FY 16-17 School Funding Components

The Fiscal Year (FY) 16-17 school funding formula passed House Bill (HB) 64 in June bears a close resemblance to the FY14-15 funding formula. The main changes in the FY16-17 funding formula as compared to the current system are summarized below.  A more detailed explanation of the exact formulas to be used for each component is contained in a PowerPoint presentation that can be at found at the OEPI website www.OEPIohio.org.


1) Increases in Funding Formula Parameters – The proposed FY16-17 funding formula retained the basic structure of the current funding formula, including Core Opportunity Aid and the categorical components including Targeted Assistance, Special Education, Career Technical Education, Economically Disadvantaged Aid, K-3 Literacy Aid, Transportation, Gifted Funding and LEP Funding. However, several changes were made to the parameters of the funding components:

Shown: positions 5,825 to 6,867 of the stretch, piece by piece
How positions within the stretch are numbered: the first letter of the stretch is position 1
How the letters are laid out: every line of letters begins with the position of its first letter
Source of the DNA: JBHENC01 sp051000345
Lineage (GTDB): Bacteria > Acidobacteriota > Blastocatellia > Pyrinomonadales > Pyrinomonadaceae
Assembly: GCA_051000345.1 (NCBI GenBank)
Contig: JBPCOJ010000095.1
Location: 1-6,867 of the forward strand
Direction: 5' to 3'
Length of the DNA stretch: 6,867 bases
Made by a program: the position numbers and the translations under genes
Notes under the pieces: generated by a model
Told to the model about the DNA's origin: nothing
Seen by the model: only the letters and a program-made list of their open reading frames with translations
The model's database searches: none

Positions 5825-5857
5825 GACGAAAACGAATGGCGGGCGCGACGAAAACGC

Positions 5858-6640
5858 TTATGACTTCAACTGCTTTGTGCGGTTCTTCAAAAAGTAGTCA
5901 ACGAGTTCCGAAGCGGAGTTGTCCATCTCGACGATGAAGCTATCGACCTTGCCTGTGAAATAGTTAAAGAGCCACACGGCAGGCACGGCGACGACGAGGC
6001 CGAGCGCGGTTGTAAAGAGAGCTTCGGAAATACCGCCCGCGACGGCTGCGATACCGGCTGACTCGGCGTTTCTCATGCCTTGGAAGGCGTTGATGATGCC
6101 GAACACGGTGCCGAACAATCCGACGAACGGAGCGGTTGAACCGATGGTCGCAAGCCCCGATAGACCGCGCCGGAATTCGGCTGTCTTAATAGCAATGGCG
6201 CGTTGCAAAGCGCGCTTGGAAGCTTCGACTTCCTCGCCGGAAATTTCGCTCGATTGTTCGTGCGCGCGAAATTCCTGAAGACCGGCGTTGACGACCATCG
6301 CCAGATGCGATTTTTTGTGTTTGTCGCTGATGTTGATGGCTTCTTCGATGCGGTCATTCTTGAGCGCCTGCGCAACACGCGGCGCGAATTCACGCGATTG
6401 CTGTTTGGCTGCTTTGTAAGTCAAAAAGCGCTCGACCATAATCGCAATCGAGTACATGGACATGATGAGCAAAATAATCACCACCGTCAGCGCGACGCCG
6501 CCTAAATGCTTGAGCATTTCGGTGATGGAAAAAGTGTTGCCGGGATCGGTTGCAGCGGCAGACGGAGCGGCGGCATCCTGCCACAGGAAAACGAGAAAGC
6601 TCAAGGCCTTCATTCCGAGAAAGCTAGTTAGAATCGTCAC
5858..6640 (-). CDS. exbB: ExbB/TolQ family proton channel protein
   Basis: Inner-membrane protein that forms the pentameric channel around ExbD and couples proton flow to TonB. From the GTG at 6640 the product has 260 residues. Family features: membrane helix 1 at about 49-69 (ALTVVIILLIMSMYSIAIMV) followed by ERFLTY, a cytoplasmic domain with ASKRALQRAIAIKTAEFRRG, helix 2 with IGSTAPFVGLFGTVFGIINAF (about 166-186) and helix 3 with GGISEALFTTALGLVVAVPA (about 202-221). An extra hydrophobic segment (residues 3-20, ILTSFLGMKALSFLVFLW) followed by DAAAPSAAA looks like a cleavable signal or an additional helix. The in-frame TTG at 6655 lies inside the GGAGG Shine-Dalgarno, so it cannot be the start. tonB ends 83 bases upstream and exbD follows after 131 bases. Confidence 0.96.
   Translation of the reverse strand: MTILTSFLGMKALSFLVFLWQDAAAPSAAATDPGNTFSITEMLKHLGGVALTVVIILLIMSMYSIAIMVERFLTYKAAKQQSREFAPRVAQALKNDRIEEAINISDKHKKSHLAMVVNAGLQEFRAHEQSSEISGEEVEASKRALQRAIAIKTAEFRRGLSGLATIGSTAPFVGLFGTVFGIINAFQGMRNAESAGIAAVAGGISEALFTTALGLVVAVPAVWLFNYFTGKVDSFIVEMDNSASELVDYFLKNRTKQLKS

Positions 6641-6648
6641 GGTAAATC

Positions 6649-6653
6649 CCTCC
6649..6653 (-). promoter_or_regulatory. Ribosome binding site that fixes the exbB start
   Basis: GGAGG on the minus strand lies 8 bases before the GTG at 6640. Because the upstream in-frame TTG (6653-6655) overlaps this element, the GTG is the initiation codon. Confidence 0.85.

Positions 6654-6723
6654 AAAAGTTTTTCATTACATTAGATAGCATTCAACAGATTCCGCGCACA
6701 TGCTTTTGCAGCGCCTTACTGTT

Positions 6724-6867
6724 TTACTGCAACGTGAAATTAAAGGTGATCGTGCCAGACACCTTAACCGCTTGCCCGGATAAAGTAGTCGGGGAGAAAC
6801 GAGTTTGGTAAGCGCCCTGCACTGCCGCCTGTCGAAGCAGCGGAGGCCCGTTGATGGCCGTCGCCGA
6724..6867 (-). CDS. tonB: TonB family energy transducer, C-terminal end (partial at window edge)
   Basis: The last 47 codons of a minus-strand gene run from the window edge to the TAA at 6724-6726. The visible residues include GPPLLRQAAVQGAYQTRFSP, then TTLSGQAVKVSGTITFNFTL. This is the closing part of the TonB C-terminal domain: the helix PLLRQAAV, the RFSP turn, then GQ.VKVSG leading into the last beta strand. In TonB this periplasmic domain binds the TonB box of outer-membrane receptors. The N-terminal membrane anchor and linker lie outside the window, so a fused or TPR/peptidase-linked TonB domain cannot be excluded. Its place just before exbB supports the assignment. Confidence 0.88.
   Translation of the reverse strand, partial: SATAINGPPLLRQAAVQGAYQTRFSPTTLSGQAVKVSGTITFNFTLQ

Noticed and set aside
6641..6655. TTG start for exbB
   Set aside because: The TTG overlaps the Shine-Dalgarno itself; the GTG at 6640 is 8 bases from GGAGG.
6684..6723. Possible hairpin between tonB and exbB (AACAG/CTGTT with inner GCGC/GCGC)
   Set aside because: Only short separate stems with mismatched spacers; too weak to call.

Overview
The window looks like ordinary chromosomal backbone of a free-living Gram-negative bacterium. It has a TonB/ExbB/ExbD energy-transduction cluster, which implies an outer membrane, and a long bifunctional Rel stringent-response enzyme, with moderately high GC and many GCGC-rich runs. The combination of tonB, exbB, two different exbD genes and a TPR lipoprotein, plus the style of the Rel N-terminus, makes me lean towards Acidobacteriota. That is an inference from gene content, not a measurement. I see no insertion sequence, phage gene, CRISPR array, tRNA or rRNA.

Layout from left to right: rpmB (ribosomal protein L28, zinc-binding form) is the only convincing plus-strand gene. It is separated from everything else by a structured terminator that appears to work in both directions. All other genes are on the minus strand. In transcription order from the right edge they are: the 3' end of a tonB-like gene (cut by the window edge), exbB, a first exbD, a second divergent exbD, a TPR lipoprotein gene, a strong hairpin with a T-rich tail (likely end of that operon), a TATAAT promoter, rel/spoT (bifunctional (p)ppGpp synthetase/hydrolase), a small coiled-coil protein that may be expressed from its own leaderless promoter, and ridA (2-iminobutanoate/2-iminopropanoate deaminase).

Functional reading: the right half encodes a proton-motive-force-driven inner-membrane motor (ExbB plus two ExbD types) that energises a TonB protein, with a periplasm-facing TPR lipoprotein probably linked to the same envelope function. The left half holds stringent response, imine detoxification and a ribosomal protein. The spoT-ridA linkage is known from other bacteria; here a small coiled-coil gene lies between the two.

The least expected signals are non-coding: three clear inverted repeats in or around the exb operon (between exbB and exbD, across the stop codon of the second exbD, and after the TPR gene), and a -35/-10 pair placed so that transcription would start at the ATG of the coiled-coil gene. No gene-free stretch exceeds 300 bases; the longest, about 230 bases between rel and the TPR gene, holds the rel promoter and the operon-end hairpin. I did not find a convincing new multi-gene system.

1. i) The core opportunity aid base amount was increased from $5,800 per pupil in FY15 to $5,900 per pupil in FY16 and $6,000 per pupil in FY17.
  2. ii) Special education weighted amounts were increased 2% annually from FY15 levels.

iii) Career technical education weighted amounts were increased four percent annually from FY15 levels. Additionally, in FY17 career tech funding is exempt from both the guarantee and gain cap, ensuring that all districts receive the full amount of career tech funding prescribed by the formula. 

  1. iv) K-3 literacy funding amounts were increased five percent annually from FY15 levels.